The summer of 1962 was one of political turmoil. Within the United States, the civil rights movement continued to fight for an end to racial segregation, and outside the United States, the globe-consuming tension of the Cold War continued to intensify. The Vietnam War continued to escalate, with Robert F. Kennedy declaring in February that the United States would not leave Vietnam until Communism was defeated. The Space Race proceeded apace, with both Americans and Russians being launched into orbit. And the brewing conflict between President Kennedy’s administration and the still-new Castro regime in Cuba was reaching a fever pitch. In February, President Kennedy extended the embargo on trade with Cuba to include almost all exports; in March, the participants in the failed Bay of Pigs invasion of the previous year were put on trial by the Cuban government, and in May were sentenced to 30 years of imprisonment. Both the United States and the USSR continued to test new kinds of nuclear warheads. The Cuban Missile Crisis loomed on the horizon; by midsummer, it was already clear that the pressure was about ready to boil over.
It was perhaps inevitable, then, that this conflict found its way into the relatively uneventful world of American professional baseball, where the most interesting thing going on was the Mets’ 120-loss inaugural season. Baseball in the United States, after all, is embedded in the national mythology, from the legends surrounding the sport’s invention to its status as America’s Pastime. The cultural significance of baseball was not lost to either side of the Cold War Conflict. New York Mirror columnist Dan Parker wrote that he was sure the world would be a better place “[i]f more ambassadors used sports instead of double talk as their medium of expression,” and that he’d “like to see the new envoy to Moscow introduce himself in the Kremlin by fetching Uncle Joe Stalin a resounding whack on the noggin with one of Joe Dimaggio’s castoff bats.”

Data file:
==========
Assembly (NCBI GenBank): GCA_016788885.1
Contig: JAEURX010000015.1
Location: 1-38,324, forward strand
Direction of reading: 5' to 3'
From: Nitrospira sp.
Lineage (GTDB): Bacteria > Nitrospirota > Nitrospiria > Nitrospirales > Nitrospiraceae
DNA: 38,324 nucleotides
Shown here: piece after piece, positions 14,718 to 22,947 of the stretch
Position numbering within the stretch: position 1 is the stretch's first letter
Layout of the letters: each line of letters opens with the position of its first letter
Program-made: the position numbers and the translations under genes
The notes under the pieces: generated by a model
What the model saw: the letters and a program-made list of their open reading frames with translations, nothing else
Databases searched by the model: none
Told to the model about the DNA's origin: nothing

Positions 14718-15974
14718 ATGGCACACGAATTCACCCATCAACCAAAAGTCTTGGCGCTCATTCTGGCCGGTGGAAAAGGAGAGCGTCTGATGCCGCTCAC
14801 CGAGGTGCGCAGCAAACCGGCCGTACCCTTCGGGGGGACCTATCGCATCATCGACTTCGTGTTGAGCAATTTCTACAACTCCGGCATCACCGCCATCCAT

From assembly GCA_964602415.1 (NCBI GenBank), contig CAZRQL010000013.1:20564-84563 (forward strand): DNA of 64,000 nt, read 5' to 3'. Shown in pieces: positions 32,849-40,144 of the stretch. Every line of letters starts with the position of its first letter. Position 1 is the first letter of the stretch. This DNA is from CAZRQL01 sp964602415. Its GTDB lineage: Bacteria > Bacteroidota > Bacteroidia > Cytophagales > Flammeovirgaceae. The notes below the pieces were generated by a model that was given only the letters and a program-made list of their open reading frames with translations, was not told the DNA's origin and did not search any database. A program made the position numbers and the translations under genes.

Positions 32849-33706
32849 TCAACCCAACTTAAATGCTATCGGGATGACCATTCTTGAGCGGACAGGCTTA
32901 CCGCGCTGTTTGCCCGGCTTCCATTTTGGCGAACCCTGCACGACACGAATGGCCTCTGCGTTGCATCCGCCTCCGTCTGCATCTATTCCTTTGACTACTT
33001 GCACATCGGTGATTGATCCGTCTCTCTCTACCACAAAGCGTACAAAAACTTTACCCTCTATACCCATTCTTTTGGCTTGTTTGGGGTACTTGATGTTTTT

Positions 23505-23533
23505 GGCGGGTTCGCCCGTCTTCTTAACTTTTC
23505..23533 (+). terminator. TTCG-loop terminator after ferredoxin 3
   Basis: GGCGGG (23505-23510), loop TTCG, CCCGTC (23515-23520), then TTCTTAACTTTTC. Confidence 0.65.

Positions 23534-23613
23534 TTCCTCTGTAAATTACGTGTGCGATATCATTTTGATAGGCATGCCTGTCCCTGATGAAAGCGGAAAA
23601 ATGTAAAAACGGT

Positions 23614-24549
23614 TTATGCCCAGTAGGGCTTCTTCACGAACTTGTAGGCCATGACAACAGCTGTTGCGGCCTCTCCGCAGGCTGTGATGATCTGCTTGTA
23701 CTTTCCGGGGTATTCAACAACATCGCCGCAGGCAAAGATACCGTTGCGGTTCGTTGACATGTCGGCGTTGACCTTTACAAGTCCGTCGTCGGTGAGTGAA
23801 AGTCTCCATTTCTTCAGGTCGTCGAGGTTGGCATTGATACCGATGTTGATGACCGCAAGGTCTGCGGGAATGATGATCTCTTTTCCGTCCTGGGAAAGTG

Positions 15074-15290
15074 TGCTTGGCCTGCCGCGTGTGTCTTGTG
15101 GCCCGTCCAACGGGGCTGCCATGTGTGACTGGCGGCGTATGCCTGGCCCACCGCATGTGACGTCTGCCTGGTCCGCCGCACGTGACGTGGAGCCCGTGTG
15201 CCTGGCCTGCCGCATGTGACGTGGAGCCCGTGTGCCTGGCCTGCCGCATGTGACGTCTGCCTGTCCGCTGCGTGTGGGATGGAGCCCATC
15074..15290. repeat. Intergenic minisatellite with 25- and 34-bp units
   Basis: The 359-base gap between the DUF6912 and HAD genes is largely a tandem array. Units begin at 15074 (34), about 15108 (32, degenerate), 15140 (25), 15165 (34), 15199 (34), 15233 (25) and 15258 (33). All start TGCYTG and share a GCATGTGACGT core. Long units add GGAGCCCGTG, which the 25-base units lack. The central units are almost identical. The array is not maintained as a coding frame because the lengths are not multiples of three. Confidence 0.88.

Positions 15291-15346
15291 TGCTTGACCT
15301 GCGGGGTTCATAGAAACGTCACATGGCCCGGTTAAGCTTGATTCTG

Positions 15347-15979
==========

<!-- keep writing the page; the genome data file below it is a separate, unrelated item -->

Soviet paper of record Izvestia, meanwhile, in an attempt to undermine baseball’s status as a pillar of American values, claimed baseball was actually a descendant of the old Russian game lapta. In Cuba, where baseball had been the country’s most popular sport for almost a century, the game had developed yet another ideological purpose as a nationalist symbol, with the excellence of Cuban baseball demonstrating the values and victory of the revolution.
In August of 1962, the ideological tensions existing in baseball manifested themselves in the form of one unlikely person: a 17-year-old boy in a 16-foot boat.
On August 5th, 1962, the Associated Press ran a curious news item. The headline read “Cuban Baseball Player Branded as Traitor,” and opened with this paragraph:
A Cuban baseball player who signed a U.S. major league contract but kept it a secret so he could disqualify his nation’s entry in the Central American Games has been denounced as a traitor, Havana Radio said yesterday.
The story identified the player as one Manuel Enrique Ameroso Hernandez. There was no other information about him, no age or identifying characteristics. All that was known was what he had done, and what he had planned to do: He had signed a contract with a major league team, which made him a professional baseball player, and had intended to identify himself as such and claim political asylum in Jamaica, where the Central American Games were being held. The Cuban team, then, having had a professional play for their team, would be disqualified from the competition.
Given baseball’s cultural importance to Cuba and the revolution, this would have been a stunning act of sabotage if it had been successfully carried out. But Hernandez’s reserved, apathetic demeanor leading up to the competition drew suspicion, and he eventually admitted his plan to his teammates. His actions were condemned in the strongest possible terms. Teammates were quoted as saying that they “would prefer death a thousand times before selling ourselves for the bloody dollars of the Yankee monopolies,” and the team issued a statement condemning “the traitorous and miserable attitude of Ameroso Hernandez for having signed as a professional and keeping this secret for the ruinous and cowardly object [of giving] our enemies the opportunity to disqualify our invincible team.” There was no clarification of what was to happen to Hernandez, nor of which major league team he had signed with in the first place.
In the coming days, as the story spread in the American media, more information came out about Hernandez. There was, first, the fact of his talent: Raul Castro had only recently sung Hernandez’s praises on the national stage as Cuban baseball’s finest player, and assessed his annual value at $60,000. (The highest salary in the major leagues in 1962 was $90,000, earned by both Mickey Mantle and Willie Mays.) This revelation was followed by one that made the former all the more surprising: Hernandez was only 17 years old. Read the rest of this entry »